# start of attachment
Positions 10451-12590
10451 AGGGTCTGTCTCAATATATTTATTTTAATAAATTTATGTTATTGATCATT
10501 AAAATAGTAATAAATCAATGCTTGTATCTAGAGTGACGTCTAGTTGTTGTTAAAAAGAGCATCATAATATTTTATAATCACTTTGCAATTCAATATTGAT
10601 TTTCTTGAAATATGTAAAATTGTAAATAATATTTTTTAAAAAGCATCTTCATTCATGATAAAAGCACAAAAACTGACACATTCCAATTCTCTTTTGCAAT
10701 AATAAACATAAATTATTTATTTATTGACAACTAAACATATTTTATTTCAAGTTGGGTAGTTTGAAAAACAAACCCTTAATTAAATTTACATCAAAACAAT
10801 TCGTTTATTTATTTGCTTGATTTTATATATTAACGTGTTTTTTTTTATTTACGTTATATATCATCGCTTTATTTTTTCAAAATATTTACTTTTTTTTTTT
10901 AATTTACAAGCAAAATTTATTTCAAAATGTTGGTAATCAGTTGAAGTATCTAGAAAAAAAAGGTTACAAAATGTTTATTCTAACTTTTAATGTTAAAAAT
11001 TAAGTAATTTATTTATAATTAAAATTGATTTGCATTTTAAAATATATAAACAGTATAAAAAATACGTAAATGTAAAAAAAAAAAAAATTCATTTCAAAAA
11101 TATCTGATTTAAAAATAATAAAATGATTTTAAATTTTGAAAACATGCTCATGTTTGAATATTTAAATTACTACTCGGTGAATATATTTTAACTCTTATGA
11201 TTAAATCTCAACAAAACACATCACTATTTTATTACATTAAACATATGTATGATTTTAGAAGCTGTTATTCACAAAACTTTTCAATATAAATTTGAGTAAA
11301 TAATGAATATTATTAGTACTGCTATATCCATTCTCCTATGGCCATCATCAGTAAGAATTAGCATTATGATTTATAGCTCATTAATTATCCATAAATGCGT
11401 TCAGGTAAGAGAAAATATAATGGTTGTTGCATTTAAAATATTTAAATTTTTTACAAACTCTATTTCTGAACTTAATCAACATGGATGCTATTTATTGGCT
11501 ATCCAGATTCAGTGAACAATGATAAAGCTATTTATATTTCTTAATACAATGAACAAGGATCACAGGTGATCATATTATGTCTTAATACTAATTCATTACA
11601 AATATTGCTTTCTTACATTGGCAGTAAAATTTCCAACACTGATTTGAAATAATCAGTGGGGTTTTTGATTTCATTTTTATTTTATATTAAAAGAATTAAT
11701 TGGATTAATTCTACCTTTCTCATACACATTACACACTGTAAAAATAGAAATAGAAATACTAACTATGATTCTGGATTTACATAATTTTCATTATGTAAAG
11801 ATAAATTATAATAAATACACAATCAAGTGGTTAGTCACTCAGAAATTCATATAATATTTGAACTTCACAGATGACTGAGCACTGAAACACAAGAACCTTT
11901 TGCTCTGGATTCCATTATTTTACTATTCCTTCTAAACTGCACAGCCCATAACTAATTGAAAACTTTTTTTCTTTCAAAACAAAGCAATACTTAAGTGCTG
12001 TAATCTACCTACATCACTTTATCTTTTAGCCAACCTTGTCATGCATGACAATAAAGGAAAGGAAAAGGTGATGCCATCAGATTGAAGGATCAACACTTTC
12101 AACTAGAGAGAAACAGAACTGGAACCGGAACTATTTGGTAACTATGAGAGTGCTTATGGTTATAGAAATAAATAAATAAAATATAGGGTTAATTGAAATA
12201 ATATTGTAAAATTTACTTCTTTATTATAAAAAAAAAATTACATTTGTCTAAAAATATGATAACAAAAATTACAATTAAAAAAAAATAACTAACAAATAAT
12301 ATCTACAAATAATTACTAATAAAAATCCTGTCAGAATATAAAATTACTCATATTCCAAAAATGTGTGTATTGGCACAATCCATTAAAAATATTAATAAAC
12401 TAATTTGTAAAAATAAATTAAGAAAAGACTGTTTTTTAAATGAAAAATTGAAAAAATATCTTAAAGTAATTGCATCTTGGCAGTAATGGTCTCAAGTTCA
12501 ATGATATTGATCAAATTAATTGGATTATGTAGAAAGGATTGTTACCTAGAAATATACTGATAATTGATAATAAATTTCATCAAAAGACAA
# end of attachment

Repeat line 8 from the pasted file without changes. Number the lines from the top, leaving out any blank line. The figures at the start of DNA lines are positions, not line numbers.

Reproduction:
11001 TAAGTAATTTATTTATAATTAAAATTGATTTGCATTTTAAAATATATAAACAGTATAAAAAATACGTAAATGTAAAAAAAAAAAAAATTCATTTCAAAAA